ESI Partner Q&A: Self Bridges the Gap Between Credit and Savings

ESI Partner Q&A: Self Bridges the Gap Between Credit and Savings

Thursday, August 27, 2020

Self Financial is an innovative fintech company focused on helping people build credit while saving money. The company believes access to credit and the opportunity to build good credit at a relatively low cost are critical for increasing economic inclusion and financial resilience. In 2020, Self partnered with BlackRock’s Emergency Savings Initiative to move its customers further along the path toward financial resilience. Working with the initiative, Self is testing new methods to improve savings with its customers.

Credit and savings have been very different products traditionally, but Self links the two. What is the problem you’re solving by doing that?

Building good credit history and building savings are similar in that they depend on a commitment to making repeated actions over time. And while both savings and credit are options for consumers to use when making purchases large or small, the ramifications of lack of access to either option become acute in an emergency. Many people who have bad credit also have very little savings. They may not have or be able to get a credit card to help cover those temporary expenses, and their savings may not be enough. That puts them in a fragile position where they need to turn to more expensive or even predatory options, risking an even worse financial situation.

Self’s Credit Builder Account enables consumers to tackle both credit and savings at once, working toward greater financial resilience. Many of our customers have goals in mind when they work with our products. They want to be able to access a credit card, or to improve their credit to help both with a down payment on a car as well as access to better financing on their car loan, for example. Some customers just want better credit so they have more options, while others use the savings as a rainy day fund.

What trends or issues stand out to you when you look at customer behavior around credit and savings?

The biggest issue is when people run into unexpected hardships – job loss, for example, or a medical issue before they have much chance to make progress on their credit and savings.

Conversely, it seems that people who have a clear goal or who have otherwise found the motivation to make a change in their lives find a way to keep making progress month after month. For instance, we see consumers making clear commitments to our product at a higher rate in January, February and March, which coincides with establishing New Year’s goals as well as obtaining tax refunds. Our customers already are committed to the long haul of financial health, and with income volatility throughout the year, a little extra disposable income and motivation helps them make the right commitment to save and build credit.

What role do you see savings playing in building their financial health?

Savings give people options for managing unexpected expenses or achieving longer-term goals. Having savings lets people choose when to use credit and avoid expensive or even predatory short-term loans. Knowing that they have options can also provide mental and emotional benefits, like reduced anxiety and increased confidence.

Who are you serving and what kind of success have you seen? What are the greatest obstacles to success?

We’re serving people who have had a lot of negative experiences with the financial system. Our customers tend to be living paycheck to paycheck on low to moderate incomes, have credit scores below 600, and do not have much savings, if any. They also represent historically underserved communities in the U.S., as 50% of our customers are Black or Latinx. Many of our customers have long-term goals, the most common being the purchase of their first home.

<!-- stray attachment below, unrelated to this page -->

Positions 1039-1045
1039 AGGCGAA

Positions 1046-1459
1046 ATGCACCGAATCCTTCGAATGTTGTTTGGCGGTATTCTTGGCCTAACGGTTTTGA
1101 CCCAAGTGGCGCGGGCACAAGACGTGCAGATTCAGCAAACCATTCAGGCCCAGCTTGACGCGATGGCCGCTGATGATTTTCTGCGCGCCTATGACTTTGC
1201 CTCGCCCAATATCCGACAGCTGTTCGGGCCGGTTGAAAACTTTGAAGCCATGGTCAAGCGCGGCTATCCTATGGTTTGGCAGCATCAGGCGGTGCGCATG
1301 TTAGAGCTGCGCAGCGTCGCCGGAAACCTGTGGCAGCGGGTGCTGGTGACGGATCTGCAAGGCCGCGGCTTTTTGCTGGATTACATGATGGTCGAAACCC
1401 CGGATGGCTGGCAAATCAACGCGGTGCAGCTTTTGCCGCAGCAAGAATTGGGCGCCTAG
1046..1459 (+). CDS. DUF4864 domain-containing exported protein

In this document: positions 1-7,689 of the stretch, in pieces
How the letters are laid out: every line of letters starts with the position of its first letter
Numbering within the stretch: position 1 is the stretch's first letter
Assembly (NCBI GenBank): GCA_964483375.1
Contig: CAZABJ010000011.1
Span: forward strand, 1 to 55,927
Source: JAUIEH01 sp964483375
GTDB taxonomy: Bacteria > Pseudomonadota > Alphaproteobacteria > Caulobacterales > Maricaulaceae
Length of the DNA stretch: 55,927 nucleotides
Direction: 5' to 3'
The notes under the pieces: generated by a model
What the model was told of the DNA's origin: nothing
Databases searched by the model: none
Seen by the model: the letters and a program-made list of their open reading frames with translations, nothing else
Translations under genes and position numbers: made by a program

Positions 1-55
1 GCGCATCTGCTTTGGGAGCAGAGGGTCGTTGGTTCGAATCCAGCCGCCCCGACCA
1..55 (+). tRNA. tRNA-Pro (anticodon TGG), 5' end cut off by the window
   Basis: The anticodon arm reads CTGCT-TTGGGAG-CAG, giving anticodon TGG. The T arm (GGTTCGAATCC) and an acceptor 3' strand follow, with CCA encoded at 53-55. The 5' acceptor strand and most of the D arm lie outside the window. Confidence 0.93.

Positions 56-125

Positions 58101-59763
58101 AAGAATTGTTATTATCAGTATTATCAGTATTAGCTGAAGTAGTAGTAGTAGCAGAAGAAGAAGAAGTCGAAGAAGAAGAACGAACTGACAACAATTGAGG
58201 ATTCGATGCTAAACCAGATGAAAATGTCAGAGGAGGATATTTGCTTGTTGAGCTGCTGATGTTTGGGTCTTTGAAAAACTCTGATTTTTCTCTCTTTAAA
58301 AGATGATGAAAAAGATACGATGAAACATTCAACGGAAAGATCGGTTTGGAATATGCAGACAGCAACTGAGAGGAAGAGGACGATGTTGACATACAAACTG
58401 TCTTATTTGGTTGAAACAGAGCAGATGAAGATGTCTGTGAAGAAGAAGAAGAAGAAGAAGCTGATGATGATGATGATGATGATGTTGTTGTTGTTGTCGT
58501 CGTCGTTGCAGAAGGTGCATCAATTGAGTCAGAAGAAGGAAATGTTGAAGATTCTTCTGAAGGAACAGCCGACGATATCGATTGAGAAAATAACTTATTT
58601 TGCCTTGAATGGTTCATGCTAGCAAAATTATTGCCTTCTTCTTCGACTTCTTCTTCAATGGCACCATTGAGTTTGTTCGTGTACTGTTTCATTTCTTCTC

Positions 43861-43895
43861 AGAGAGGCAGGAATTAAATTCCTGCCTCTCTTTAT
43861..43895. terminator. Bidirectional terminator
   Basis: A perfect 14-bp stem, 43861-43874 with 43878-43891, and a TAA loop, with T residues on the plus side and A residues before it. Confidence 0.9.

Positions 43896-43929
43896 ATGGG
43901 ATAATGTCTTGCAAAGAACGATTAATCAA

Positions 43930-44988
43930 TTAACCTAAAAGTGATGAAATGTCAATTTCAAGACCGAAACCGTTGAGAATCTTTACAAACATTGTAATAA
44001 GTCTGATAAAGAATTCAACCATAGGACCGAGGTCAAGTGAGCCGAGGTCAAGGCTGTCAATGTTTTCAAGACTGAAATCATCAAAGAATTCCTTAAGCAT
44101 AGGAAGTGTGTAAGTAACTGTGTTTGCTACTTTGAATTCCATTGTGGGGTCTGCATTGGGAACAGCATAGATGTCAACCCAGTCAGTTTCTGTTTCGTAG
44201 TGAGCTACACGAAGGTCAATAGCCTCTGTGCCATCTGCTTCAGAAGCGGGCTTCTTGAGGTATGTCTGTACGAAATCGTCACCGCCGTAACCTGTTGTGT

While a big obstacle is that many customers don’t have wiggle room in their financial lives, there are also softer issues such as the lack of financial literacy, distrust of financial institutions, and a sense of hopelessness about their financial situations.

We’ve seen the greatest success with customers who see our products through to the end. Many of them see a positive impact on their credit history, but we also get a lot of feedback about their feelings of pride and accomplishment when they see results. While our customers do the work themselves, we also often hear that our nudges and content help, too. Our products enable access and affordability, allowing our customers to take control of their financial lives.

If you would like to learn more about creating a savings intervention in your organization, please contact the ESI team to discuss how you can work with BlackRock’s Emergency Savings Initiative.

BlackRock’s Emergency Savings Initiative

BlackRock announced a $50 million commitment to help millions of people living on low to moderate incomes gain access to and increase usage of proven savings strategies and tools, ultimately helping them establish an important safety net. The size and scale of the savings problem requires the knowledge and expertise of established industry experts that are recognized leaders in savings research and interventions on an individual and corporate level. Led by its Social Impact team, BlackRock is partnering with innovative industry experts Common Cents Lab, Commonwealth, and the Financial Health Network to give the initiative a comprehensive and multilayered approach to address the savings crisis. UPS, Uber, Mastercard, Etsy, Brightside, Arizona State University, and Acorns have joined BlackRock’s Emergency Savings Initiative to help their employees, customers, gig workers, and college students take the essential first step toward long-term financial well-being.